I just finished reading a novel about World War II which centered on a German woman who was in her early 20s when hell came to her town. It described how she struggled to survive while providing for her infant daughter and actions she took that enabled her and her child to eat while sacrificing some portion of her soul. When the Americans entered the area they rounded up all the townspeople and marched them to Buchenwald, the adjacent concentration camp and put them to work for a day burying the dead. It put the reality of what had been happening next door in front of their eyes. They could no longer be complacent in the fact that they knew….they knew and they did nothing or very little.
We’re there, people. Not a concentration camp killing people in Yamhill County, but as a society we are doing oh so very little to not kill our oceans and our earth. Even those of us who have acknowledged the monster feel insignificant against the tide of plastic pollution.
In the novel, the main character had been kicked out of her family home because she had become pregnant with a Jewish lover she tried to hide. He had been discovered and taken away, her father had the typical knee-jerk reaction and so she ran. The local baker took her in and taught her to bake. She discovered the baker was bringing extra bread and hiding it in a tree that the camp inmates could access as they marched back from a day of grueling labor to the camp. When the baker was caught and killed, the woman took over. So, even though she could do little, she did that. Afraid always of being caught, tortured and killed, but she did it.
And so must we. We have to change our ways. We’re not at risk yet….but it’s getting closer. Check out this video.
I don’t know how to reach the people who are not already enlightened. In a previous chapter of my life when I was learning about how many of the foods people chose to eat can cause life debilitating illness, I became angry and my blogs became preachy. A wise woman I did not know cautioned me not to “yell”. No one will listen if I yell. She became a close and loving friend I will always trust, because that is true. So I want to raise awareness to those people in our community that already don’t seem to have caught on.
Personally, I am struggling with some knee and hip problems that keep me from walking our wonderful Oregon beaches. The only one I can access is the drive-down beach at Pacific City at the haystack. That area is so busy that any trash that washes up gets cleaned up quickly. But the other beaches, I have been told, need regular clean-up.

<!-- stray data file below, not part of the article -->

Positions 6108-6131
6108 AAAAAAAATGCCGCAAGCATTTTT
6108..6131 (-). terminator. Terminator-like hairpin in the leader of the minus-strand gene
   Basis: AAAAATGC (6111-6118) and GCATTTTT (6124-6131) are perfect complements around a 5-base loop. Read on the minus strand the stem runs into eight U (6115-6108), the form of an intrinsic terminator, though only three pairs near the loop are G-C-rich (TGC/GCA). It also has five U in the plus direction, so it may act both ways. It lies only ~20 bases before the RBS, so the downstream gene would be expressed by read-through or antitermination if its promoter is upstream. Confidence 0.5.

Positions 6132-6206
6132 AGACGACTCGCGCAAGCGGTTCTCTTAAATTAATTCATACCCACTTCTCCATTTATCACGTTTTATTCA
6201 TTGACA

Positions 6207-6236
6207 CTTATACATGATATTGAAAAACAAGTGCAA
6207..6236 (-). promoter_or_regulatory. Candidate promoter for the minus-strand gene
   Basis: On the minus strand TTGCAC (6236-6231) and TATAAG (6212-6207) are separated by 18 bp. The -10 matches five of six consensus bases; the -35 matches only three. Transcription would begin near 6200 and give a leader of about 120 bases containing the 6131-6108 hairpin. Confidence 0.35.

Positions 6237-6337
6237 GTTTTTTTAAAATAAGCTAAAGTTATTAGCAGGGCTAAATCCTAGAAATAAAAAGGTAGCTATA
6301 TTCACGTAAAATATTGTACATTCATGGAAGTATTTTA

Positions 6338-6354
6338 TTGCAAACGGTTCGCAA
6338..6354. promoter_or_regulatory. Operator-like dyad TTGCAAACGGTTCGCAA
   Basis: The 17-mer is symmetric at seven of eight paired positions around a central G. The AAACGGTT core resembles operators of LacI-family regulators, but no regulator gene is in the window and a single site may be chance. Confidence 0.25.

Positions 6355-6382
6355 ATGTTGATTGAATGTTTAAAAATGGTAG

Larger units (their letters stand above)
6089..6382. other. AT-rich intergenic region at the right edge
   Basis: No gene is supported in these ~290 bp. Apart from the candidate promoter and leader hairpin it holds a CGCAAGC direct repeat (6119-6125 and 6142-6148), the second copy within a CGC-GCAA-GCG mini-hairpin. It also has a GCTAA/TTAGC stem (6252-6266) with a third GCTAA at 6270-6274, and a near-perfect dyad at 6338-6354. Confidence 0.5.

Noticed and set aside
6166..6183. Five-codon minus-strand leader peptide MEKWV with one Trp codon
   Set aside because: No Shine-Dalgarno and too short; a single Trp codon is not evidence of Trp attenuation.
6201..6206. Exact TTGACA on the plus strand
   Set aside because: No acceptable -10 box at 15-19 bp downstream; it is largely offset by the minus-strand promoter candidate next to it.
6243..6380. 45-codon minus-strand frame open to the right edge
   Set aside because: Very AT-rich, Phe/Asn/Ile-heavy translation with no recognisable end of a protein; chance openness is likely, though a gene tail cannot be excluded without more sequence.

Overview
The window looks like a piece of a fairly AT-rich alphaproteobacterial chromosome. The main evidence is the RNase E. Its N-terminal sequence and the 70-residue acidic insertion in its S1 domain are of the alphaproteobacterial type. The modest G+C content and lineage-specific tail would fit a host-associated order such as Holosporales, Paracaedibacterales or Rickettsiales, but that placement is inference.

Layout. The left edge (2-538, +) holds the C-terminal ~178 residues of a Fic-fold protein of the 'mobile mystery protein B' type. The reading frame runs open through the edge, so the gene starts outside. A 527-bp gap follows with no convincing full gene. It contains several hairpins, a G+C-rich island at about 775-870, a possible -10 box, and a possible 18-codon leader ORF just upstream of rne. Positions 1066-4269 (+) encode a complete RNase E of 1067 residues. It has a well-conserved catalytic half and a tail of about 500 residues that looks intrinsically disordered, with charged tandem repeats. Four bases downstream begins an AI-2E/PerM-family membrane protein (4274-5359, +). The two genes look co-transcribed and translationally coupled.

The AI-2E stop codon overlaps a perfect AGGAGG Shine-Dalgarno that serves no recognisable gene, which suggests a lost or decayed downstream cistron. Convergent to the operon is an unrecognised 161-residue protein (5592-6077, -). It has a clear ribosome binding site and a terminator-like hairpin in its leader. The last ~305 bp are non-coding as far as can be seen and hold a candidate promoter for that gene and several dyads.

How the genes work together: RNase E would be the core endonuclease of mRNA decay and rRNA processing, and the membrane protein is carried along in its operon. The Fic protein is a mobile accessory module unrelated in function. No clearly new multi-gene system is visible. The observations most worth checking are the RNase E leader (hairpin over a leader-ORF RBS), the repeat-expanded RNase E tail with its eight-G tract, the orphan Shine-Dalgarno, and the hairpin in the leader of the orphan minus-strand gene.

Now, it is not really littering by beach lovers, although there is a tiny bit of that. What is happening is the normal ocean currents and waves carries plastic trash to our sands. We don’t know the origin of our beach litter, but we know if there is that much on the sand, it stands to reason that our waters are pretty loaded. We love our fresh seafood here in the Northwest and now many ocean animals are dying not only because they are ingesting plastic trash but because the water quality is being affected. Check out this video.
What can we do? We’re 50 miles inland and no one here is dumping their garbage in the water we think. So we may think we are not complicit.
But there is another level. It is the choice of what we purchase and use in our households, in our workplaces, in our recreation.
If we each reduce our dependence on plastic and ELIMINATE our use of single-use plastic, the manufacturers will begin to feel the reduction of income and make the changes that are needed.
For example, we heard a lot of “About time!” comments when McMinnville instituted the plastic bag ban at store checkouts. We also heard a number of complaints from people who just hate change, any change. Recently, as more and more cities and countries eliminate plastic bags from use in their area, manufacturers are beginning to explore other ways to provide a similar product made from vegetable matter. Those bags will be able to be composted and so, return nutrients to the soil.
Part of the reason this message has to get out to everyone is because recycling is no longer the easy answer. American culture is kind of lazy; people do the right thing when it is easy. For that reason we have curbside pickup of mixed recyclables and do not require households to sort into the many categories that would make it easier for Recology to find buyers for the material. Therefore, we have mixed collection and even though people are asked to clean the containers, many people do not. This food waste adds up to contamination levels that has lead the Chinese to refuse our trash.
And really, why should we have it so easy to think our trash disappears and we need not be responsible for it? This is something people have had to deal with from the very earliest civilizations. Midden piles are an archaeologist’s key to figuring out how people lived in that place and time.
What does your trash say about you and your lifestyle?